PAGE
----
So, we know childhood obesity is a problem and it was reported in the Telegraph this week that the issue of the humble buggy could also now be a contributory factor to this problem.
'Make your 3-year-old walk on short trips', rather than strapping them into the buggy all the time is the advice being given by Health Ministers. And I, for one, say here, here.
I think one of the more depressing sights on our streets has to be the school child, slumped into a buggy which is about four sizes too small for them, dragging their shoes along underneath it while they scoff a packet of Wotsits. It makes me shudder. It's almost worse than seeing a builder's bum. Almost.
OK, we all know how eye-crunchingly frustrating it is to walk anywhere with a toddler. A five-minute 'pop to the shops' becomes a polar expedition, stopping here, there and everywhere to look at this leaf and that twig. And yes, it's sometimes difficult to know what time you'll need to leave the house to allow enough time with a dawdling tot to make sure you get to where you need to be in time. You have to keep your eyes peeled and keep up a constant stream of cautionary advice, 'Watch where you're going,' 'Careful of the cars,' 'You're a bit too near the kerb' etc etc. So, of course, the temptation is to hoist the kids into the buggy so we can go wherever we want, at our own pace and in our own, invariably precious, time.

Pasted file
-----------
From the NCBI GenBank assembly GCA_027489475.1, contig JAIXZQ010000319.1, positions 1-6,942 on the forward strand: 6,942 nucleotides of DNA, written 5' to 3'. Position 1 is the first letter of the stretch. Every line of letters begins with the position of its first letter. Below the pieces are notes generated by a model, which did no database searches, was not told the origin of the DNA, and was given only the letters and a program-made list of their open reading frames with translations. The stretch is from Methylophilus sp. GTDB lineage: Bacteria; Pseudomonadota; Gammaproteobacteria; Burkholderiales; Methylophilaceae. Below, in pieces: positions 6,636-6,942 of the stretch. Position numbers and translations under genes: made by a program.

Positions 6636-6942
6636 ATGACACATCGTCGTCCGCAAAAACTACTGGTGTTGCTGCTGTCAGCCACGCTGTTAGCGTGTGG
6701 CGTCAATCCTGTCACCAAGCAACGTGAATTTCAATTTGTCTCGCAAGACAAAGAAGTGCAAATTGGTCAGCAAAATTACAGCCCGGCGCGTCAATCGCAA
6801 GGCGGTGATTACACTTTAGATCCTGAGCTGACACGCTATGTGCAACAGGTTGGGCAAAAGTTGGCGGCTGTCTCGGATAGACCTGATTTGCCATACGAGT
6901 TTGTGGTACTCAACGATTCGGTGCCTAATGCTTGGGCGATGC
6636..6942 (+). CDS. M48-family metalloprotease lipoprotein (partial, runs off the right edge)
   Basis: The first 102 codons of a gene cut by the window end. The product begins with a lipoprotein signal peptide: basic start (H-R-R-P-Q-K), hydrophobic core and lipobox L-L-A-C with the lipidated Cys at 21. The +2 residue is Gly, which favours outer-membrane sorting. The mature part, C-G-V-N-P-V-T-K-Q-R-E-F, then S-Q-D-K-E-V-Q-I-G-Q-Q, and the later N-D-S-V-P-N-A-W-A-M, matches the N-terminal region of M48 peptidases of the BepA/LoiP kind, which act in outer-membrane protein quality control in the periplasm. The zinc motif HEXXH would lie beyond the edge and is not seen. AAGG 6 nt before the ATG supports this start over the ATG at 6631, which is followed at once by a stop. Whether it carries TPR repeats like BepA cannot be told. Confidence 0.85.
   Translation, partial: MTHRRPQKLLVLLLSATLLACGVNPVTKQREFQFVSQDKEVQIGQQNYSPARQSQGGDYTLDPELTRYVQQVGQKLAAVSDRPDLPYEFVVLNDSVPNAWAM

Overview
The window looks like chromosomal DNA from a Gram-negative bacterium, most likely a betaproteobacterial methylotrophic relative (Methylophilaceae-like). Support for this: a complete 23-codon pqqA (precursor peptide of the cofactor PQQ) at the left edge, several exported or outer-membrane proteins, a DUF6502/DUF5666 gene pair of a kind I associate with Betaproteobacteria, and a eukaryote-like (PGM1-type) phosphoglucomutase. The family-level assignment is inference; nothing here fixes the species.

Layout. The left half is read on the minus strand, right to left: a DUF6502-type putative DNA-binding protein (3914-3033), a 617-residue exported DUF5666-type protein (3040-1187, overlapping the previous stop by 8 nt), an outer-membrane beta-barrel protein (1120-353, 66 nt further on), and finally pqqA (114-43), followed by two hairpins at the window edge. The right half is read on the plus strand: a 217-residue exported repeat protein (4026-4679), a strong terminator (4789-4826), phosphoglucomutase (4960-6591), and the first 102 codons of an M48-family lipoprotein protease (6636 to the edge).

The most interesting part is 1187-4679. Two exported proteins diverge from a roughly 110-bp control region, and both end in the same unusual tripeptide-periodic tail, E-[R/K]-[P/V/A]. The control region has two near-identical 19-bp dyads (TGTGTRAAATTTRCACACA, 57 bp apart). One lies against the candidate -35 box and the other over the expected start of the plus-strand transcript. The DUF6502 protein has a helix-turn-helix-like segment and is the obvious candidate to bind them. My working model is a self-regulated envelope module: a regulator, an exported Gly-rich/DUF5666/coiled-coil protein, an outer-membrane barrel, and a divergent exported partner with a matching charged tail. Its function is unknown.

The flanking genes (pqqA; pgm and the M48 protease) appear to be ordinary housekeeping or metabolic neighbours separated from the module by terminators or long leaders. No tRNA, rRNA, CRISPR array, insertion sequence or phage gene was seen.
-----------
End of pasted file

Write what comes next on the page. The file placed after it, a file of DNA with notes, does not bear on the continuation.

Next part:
Both my boys were out of the buggy and walking to the local shops by the age of around two. Of course, for longer trips and busy shopping centres the buggy came in handy, but as far as I can remember the buggy quickly became more of a hindrance than a help, tipping itself over every time someone got out of it (that I do not miss) and anyway the boys went as rigid as iron girders if I so much as attempted to strap them into it.
The buggy is now somewhere shoved into the back of the attic. I'm sure that because I haven't used the buggy for so long, I have put myself through some additional frustrations and done more than my fair share of chiding the boys along to get to where ever we are going, but they are now great walkers (6 hr hike up a mountain in the Lake District at ages 4 and 6!) and, more importantly, they understand the rules of walking near roads and crossing the road safely.
What do you think? Do buggies have their time and place or do you rely heavily on your buggy for a 3-yr-old (or older)? It's an interesting debate and one which I am sure will continue to run for as long as the buggy manufacturers continue to think up ways of keeping us hooked on their products.